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Electrobioreactor for Bioconversions

Nearly 20% of known oxidoreductases require cofactors to supply stoichiometric quantities of reducing equivalents. For the majority of these oxidoreductases, NAD(P)H is the required cofactor. Since the total pool of intracellular NAD(P)H and NAD(P)+ is relatively small, cofactor recycling is needed in the order of thousands to millions of cycles. We are collaborating with Prof. Mattheos Koffas to develop an electrobioreactor for enzymatic transformations and ultimately leading to fermentation-based biotransformations. As shown in Figure BF-4, we are developing an electrochemical bioreactor that can be used both for enzymatic reactions and fermentation. Using this set-up, we will overcome unproductive NAD(P)H isomers produced by electrochemical reduction using the enzyme renalase, which naturally salvages non-biologically relevant NAD(P)H isomers leading back to the oxidized NAD(P)+ for further use [Morrison et al. Biotechnol. Adv. 36, 120-131 (2018)].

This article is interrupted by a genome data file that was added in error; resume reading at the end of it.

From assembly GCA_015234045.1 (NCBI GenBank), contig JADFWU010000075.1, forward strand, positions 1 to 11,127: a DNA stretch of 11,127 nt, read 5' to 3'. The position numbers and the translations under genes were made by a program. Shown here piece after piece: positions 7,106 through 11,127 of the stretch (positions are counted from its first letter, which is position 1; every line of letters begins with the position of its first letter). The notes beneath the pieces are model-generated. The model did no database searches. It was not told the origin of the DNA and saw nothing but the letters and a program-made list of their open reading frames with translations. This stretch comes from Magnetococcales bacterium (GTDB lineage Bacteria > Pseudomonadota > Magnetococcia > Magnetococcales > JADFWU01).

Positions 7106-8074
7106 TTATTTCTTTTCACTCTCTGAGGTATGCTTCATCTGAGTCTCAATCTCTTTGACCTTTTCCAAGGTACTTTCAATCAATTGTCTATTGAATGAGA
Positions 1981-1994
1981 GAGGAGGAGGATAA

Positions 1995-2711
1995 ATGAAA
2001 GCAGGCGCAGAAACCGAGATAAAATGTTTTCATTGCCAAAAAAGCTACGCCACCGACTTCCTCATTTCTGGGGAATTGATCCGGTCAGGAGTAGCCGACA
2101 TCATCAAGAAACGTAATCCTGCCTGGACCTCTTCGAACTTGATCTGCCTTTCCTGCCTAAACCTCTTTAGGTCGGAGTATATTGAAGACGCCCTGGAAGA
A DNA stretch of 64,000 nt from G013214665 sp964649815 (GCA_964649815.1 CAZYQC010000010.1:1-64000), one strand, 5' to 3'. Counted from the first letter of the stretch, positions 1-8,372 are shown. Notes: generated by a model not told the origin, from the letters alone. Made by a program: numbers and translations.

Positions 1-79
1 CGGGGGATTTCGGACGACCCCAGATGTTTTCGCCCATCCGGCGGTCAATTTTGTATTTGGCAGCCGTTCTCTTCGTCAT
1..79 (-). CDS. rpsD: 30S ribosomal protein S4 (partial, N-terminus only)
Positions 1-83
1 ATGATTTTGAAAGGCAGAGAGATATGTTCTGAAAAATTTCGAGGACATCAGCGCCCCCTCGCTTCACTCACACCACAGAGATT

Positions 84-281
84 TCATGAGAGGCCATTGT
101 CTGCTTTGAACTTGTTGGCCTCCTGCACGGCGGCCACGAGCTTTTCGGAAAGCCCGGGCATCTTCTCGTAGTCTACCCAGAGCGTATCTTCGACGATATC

BF 4rb


Figure BF-4. Electrochemical reactor for the synthesis of NAD(P)H for reduction of oxidized substrates. The figure illustrates the overall electrochemistry and general arrangement of the biocatalytic process. Externally-driven current flow provides reducing power to a redox enzyme via the reduction of the redox cofactor NAD(P)+ to NAD(P)H, thereby driving the biocatalytic conversion of a substrate to a reduced product. An optional, generic electron transport mediator can shuttle electrons between the cathode and NAD(P)+ [Morrison et al. Biotechnol. Adv. 36, 120-131 (2018)].



Mattheos Koffas – Rensselaer Polytechnic Institute

William Armiger – BiochemInsights, Inc.